definition of tension by The Free Dictionary

The overstrained condition which had tormented her before did not only come back, but was intensified, and reached such a pitch that she was afraid every minute that something would snap within her from the excessive tension. She did not sleep all night.
Its upper part forms a box in which the air is kept by means of a bellows, and therefore cannot escape unless at its normal tension. In the Rouquayrol apparatus such as we use, two india rubber pipes leave this box and join a sort of tent which holds the nose and mouth; one is to introduce fresh air, the other to let out the foul, and the tongue closes one or the other according to the wants of the respirator.
So Martin did not scorch that, and eased down on his muscular tension, though nervous tension rose higher than ever, and he listened sympathetically to the other’s blasphemies as he toiled and suffered over the beautiful things that women wear when they do not have to do their own laundrying.
Too great hath been the tension of my cloud: ‘twixt laughters of lightnings will I cast hail-showers into the depths.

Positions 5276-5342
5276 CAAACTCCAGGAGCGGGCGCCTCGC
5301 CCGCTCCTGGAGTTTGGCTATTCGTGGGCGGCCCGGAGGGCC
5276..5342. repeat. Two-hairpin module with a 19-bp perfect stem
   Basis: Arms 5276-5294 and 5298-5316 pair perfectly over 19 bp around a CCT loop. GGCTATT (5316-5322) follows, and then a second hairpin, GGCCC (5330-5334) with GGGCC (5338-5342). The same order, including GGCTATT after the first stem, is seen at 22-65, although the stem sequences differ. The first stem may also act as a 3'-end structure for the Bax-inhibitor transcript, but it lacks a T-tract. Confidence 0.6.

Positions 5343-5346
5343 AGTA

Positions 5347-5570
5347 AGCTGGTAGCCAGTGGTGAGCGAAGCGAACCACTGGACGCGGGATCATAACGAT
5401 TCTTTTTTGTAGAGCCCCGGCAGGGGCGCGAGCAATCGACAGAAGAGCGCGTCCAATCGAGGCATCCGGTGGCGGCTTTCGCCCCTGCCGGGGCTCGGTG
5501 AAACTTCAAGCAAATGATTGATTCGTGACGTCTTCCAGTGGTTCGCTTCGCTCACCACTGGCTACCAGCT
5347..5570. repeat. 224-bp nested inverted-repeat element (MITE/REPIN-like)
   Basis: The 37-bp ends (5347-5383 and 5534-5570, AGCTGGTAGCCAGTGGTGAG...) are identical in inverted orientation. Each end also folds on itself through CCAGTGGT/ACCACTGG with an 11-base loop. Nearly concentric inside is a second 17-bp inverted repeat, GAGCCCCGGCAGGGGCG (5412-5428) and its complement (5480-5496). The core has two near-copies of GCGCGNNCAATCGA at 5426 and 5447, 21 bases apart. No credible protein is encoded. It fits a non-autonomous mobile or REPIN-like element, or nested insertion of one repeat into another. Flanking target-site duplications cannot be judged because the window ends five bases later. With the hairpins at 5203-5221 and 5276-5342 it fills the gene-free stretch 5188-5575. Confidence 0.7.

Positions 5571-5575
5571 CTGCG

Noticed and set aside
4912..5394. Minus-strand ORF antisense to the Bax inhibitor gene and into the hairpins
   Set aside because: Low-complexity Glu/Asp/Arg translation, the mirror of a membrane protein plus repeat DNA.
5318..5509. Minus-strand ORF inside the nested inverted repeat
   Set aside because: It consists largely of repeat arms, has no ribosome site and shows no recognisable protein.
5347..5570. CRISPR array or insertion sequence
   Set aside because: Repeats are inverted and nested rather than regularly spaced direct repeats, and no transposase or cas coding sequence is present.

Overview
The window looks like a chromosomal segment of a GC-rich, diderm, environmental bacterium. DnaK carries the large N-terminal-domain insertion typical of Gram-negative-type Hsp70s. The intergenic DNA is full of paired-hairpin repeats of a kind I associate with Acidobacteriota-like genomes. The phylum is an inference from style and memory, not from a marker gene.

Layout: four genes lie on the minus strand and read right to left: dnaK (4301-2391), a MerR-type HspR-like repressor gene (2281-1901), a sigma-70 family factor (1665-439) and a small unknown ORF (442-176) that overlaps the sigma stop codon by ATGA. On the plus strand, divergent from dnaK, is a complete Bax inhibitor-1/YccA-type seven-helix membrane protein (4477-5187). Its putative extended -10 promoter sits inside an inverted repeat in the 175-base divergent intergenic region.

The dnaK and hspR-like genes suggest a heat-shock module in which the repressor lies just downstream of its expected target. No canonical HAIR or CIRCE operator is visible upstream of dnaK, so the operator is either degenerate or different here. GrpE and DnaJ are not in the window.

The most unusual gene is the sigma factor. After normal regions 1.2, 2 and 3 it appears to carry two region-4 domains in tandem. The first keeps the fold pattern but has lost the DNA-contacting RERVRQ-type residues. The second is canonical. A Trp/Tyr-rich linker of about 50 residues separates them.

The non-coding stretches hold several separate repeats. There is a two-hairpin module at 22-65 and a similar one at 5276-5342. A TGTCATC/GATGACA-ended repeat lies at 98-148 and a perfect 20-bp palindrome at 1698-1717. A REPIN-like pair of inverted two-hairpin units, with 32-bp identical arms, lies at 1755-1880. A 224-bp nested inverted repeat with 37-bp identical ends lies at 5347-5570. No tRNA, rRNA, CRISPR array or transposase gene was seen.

When she found him near her, her very tension at what she had heard the night before made her the first to speak.
As soon as he entered he noticed and felt the tension of the amorous air in the house, and also noticed a curious embarrassment among some of those present.
Perhaps my mind, with an instinct of self-preservation, sought relief in matters which would relax its dangerous tension. Among other things, I observed that the door that I was holding open was of heavy iron plates, riveted.
I had fallen asleep in that state of nerve tension with which one meets the continuous shock of sound or movement, and I had awakened, still tense, bracing myself to meet the pressure of something which no longer bore upon me.
A coil of new tow-line was then unwound, and some fathoms of it taken to the windlass, and stretched to a great tension. Pressing his foot upon it, till the rope hummed like a harp-string, then eagerly bending over it, and seeing no strandings, ahab exclaimed, good!
It is possibly due to the tension of my mind, at the time, but even now that start into the hot stillness of the tropical afternoon is a singularly vivid impression.
One of the linen chests was open; the silver teapot was unwrapped from its many folds of paper, and the best china was laid out on the top of the closed linen-chest; spoons and skewers and ladles were spread in rows on the shelves; and the poor woman was shaking her head and weeping, with a bitter tension of the mouth, over the mark, “Elizabeth Dodson,” on the corner of some tablecloths she held in her lap.
His eyesight was shaken and dazzled by the tension of thought and muscle.

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